There was so much to take in at the conference, it is only now, a few days later, that thoughts are starting to filter-in and settle. I wanted to share some of the discussion from the session: Psychosocial care for children with chronic diseases. It really highlighted to me the value of even a short interaction with the Clowndoctors, as well as all of those long-term relationships we build and care for in hospitals and schools in reducing the effects of long-term trauma that can be caused by hospitalisation.
The session started with a testimonial from a patient of the Clowndoctors in Austria:
When Fabián was 5 years old he came into hospital to have the first of many operations on his legs. The first time, he said it was like going to a hotel – he put his things away, made himself at home. He had no concept of what was awaiting him. When he woke up after surgery, he was in a great deal of pain, and couldn't move from his bed. For him, this was torture – he was used to playing, exploring, running around. It was in this state that he met the Clowndoctors for the first time and made friends for life.
As a 5-year-old boy he didn't know the days of the week, but he knew that the Clowndoctors came on a Thursday, so would ask his parents constantly, 'is it Thursday yet?' To which the reply was usually, 'No...it's Monday....'. Every Thursday when he heard the Clowndoctors playing music in the corridor, he knew they were coming for him. He immediately cheered up. He would sit up in bed, waiting expectantly for his friends to arrive. But one Thursday he heard them in the corridor and they didn't come to his room. He waited. And waited. They had forgotten him! Determined not to miss out on his weekly visit, he sent his parents out to find them, to search the whole hospital. Eventually, they found the Clowndoctors ready to go home. As soon as they realised their mistake, they changed back into costume and made a special visit. 'I was so happy, I think about the Clowndoctors often, about that act of kindness and generosity. It really stays with me'.
He said that with all the medical interventions he had during his stay in hospital - the pain, the boredom, the anxiety - it is the Clowndoctors that he remembers and thinks of the most.
When I heard his story, I immediately thought of several children we are visiting in hospital at the moment - all in for long-term care. It is worthwhile stopping to consider the impact we can have on the lives of these young people, even beyond their time in hospital.
Potential trauma for children going into hospital is real. Dr Peter Krajmer PhD, a Clinical Psychologist at Bratislava Childrens Hospital in Slovakia described talking to a child 10 years post treatment who was 2 years old when he went into hospital for the first time, whose lasting, painful memory was of the fear he felt when the nurses took him to take blood. Dr Peter Ahlburg, MD at the Department of Clinical Medicine, Denmark empahasised that the fear children experience going into hospital and surgery is real and must be treated as such. For a young child it might be fear of being absent from parents, but for a teenager, it might be a fear of dying, of not waking up from surgery.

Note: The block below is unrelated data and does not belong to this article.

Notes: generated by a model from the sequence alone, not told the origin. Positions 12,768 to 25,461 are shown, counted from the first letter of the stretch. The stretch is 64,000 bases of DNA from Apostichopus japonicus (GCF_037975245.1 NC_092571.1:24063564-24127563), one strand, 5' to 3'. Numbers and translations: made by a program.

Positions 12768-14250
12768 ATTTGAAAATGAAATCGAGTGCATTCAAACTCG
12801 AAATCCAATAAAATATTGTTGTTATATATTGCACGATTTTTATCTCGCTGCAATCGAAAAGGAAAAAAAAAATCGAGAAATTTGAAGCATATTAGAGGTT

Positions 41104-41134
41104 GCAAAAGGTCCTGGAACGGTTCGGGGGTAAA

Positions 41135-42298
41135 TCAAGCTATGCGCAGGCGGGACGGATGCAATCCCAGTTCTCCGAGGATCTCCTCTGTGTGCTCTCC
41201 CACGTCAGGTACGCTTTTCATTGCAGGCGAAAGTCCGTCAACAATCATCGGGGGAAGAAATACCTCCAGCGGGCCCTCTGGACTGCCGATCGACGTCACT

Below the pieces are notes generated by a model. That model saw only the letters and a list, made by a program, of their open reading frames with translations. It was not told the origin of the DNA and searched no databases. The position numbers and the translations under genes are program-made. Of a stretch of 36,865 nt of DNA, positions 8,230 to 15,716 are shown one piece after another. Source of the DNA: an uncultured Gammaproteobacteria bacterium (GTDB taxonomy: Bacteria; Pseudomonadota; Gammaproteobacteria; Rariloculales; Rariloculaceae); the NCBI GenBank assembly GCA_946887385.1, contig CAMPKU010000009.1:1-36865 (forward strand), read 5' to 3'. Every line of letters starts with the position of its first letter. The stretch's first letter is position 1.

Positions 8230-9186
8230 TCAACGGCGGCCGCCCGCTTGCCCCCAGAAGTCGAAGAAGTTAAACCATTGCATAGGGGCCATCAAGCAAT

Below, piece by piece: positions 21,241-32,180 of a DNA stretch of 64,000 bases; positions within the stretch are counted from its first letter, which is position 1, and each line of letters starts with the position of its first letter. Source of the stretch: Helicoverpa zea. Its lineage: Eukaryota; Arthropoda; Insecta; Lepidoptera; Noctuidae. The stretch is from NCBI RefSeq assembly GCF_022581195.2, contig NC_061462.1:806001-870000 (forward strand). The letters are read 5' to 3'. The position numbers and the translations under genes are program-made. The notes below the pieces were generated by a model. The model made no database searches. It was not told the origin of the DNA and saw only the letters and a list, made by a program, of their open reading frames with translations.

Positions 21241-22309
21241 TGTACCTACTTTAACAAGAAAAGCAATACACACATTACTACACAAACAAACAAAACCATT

When children and teenagers are experiencing this level of anxiety, they will often refuse all input from medical staff - staff who often don't have time to address the psychological level of pain the child might be experiencing. Enter the Clowndoctors. While we have to be alive to this anxiety in judging where and how and to what level to interact, we have the unique capacity as clowns to open the door to the possibility of hope and positivity in the here and now. From this point, medical staff who spend the rest of the day/week on the ward, can continue to work to build relationships and good communication.
And if good communication is at the core of reducing long-term trauma in children and young people experiencing chronic disease or surgical interventions, then Clowndoctors clearly form a vital and valuable part of a wider team of doctors, nurses and allied health professionals. We have a shared goal.
It was really inspiring to hear from medical doctors who really consider the Clowndoctors to be an integral and important part of the child's treatment plan.
I am a therapeutic clown and performer. Writing here is part of my wider practice and reflection on clowning as an (therapeutic) art form.